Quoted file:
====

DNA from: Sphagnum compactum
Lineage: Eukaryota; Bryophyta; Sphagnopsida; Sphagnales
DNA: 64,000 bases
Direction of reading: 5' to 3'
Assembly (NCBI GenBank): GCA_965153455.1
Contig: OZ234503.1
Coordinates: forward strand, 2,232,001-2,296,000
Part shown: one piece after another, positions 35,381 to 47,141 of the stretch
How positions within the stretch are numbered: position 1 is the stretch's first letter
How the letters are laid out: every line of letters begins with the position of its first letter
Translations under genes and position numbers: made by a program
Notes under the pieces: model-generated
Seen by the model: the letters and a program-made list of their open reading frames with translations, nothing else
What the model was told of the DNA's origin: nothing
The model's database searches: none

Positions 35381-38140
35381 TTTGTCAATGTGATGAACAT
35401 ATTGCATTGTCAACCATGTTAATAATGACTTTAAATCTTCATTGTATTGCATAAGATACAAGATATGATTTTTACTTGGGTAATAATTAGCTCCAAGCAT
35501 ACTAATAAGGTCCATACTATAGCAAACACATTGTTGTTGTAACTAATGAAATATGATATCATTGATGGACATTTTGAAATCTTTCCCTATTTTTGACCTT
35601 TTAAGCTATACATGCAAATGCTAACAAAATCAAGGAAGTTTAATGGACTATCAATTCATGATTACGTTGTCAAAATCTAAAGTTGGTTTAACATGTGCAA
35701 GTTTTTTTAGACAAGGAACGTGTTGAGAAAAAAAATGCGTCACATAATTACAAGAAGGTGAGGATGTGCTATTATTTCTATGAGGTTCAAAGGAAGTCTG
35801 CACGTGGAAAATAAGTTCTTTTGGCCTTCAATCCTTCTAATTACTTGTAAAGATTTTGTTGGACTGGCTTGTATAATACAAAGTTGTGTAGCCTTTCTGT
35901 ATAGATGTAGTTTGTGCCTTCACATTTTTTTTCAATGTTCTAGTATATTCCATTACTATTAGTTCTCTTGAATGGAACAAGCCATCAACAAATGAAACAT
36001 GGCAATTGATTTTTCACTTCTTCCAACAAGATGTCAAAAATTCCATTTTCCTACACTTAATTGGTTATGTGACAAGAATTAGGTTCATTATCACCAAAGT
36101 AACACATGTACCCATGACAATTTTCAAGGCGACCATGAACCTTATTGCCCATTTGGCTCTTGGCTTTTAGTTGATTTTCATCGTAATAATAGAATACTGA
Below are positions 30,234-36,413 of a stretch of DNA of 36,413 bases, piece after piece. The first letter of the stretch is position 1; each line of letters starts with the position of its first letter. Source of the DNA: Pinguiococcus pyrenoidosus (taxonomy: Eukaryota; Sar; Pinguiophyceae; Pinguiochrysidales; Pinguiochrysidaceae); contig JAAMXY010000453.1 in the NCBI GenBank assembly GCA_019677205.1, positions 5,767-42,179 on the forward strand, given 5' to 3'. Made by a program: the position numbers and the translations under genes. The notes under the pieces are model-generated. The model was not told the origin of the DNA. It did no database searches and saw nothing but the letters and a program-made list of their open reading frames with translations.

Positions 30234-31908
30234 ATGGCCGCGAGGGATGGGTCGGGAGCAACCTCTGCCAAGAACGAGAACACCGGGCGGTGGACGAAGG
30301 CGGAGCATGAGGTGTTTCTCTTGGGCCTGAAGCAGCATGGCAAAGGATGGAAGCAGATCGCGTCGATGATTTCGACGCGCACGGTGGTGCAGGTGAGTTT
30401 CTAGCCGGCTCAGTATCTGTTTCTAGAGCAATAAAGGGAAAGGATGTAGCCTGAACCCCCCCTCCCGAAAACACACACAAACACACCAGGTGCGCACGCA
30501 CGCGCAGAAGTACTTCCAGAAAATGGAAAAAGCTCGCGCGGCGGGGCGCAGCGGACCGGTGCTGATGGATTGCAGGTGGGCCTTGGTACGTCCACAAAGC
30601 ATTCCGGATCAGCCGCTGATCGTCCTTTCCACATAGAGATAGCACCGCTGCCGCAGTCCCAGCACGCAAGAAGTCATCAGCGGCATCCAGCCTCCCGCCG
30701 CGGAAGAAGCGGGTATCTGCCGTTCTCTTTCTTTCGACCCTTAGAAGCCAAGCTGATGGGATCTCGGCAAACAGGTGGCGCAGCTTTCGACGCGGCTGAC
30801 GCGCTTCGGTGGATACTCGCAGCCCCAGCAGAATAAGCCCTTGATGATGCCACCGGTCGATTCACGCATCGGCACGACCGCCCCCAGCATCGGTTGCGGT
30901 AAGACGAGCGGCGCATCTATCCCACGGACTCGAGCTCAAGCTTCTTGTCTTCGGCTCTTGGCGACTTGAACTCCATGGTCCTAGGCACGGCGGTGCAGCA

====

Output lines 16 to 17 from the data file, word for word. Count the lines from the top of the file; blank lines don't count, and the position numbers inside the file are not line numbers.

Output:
Positions 35381-38140
35381 TTTGTCAATGTGATGAACAT